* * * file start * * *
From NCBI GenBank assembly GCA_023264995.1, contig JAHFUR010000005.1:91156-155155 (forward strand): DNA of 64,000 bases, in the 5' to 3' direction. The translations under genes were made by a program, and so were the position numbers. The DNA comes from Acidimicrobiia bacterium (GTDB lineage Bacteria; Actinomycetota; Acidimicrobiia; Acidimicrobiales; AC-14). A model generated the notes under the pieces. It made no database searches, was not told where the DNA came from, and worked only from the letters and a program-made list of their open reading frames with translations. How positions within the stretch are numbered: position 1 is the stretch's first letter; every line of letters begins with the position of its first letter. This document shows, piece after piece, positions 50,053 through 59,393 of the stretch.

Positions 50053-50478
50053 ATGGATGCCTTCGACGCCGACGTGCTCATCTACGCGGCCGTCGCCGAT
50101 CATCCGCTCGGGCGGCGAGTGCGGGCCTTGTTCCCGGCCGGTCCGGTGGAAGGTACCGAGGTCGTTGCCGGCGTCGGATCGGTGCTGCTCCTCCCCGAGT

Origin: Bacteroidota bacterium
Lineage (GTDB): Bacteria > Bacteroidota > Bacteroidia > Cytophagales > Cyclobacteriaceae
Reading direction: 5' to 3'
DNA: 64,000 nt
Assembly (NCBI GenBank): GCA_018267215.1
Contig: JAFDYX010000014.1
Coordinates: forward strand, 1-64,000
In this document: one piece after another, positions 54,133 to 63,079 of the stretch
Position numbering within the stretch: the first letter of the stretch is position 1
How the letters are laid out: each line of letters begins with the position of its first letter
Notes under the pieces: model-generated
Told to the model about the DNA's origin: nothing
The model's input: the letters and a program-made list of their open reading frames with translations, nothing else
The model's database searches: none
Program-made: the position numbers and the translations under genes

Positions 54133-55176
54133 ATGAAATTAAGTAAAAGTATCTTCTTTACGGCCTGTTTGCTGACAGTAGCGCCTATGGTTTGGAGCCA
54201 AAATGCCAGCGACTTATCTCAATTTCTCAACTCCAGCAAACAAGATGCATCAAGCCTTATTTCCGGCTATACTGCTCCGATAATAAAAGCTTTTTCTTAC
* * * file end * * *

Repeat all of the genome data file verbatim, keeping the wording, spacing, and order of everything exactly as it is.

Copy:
From NCBI GenBank assembly GCA_023264995.1, contig JAHFUR010000005.1:91156-155155 (forward strand): DNA of 64,000 bases, in the 5' to 3' direction. The translations under genes were made by a program, and so were the position numbers. The DNA comes from Acidimicrobiia bacterium (GTDB lineage Bacteria; Actinomycetota; Acidimicrobiia; Acidimicrobiales; AC-14). A model generated the notes under the pieces. It made no database searches, was not told where the DNA came from, and worked only from the letters and a program-made list of their open reading frames with translations. How positions within the stretch are numbered: position 1 is the stretch's first letter; every line of letters begins with the position of its first letter. This document shows, piece after piece, positions 50,053 through 59,393 of the stretch.

Positions 50053-50478
50053 ATGGATGCCTTCGACGCCGACGTGCTCATCTACGCGGCCGTCGCCGAT
50101 CATCCGCTCGGGCGGCGAGTGCGGGCCTTGTTCCCGGCCGGTCCGGTGGAAGGTACCGAGGTCGTTGCCGGCGTCGGATCGGTGCTGCTCCTCCCCGAGT

Origin: Bacteroidota bacterium
Lineage (GTDB): Bacteria > Bacteroidota > Bacteroidia > Cytophagales > Cyclobacteriaceae
Reading direction: 5' to 3'
DNA: 64,000 nt
Assembly (NCBI GenBank): GCA_018267215.1
Contig: JAFDYX010000014.1
Coordinates: forward strand, 1-64,000
In this document: one piece after another, positions 54,133 to 63,079 of the stretch
Position numbering within the stretch: the first letter of the stretch is position 1
How the letters are laid out: each line of letters begins with the position of its first letter
Notes under the pieces: model-generated
Told to the model about the DNA's origin: nothing
The model's input: the letters and a program-made list of their open reading frames with translations, nothing else
The model's database searches: none
Program-made: the position numbers and the translations under genes

Positions 54133-55176
54133 ATGAAATTAAGTAAAAGTATCTTCTTTACGGCCTGTTTGCTGACAGTAGCGCCTATGGTTTGGAGCCA
54201 AAATGCCAGCGACTTATCTCAATTTCTCAACTCCAGCAAACAAGATGCATCAAGCCTTATTTCCGGCTATACTGCTCCGATAATAAAAGCTTTTTCTTAC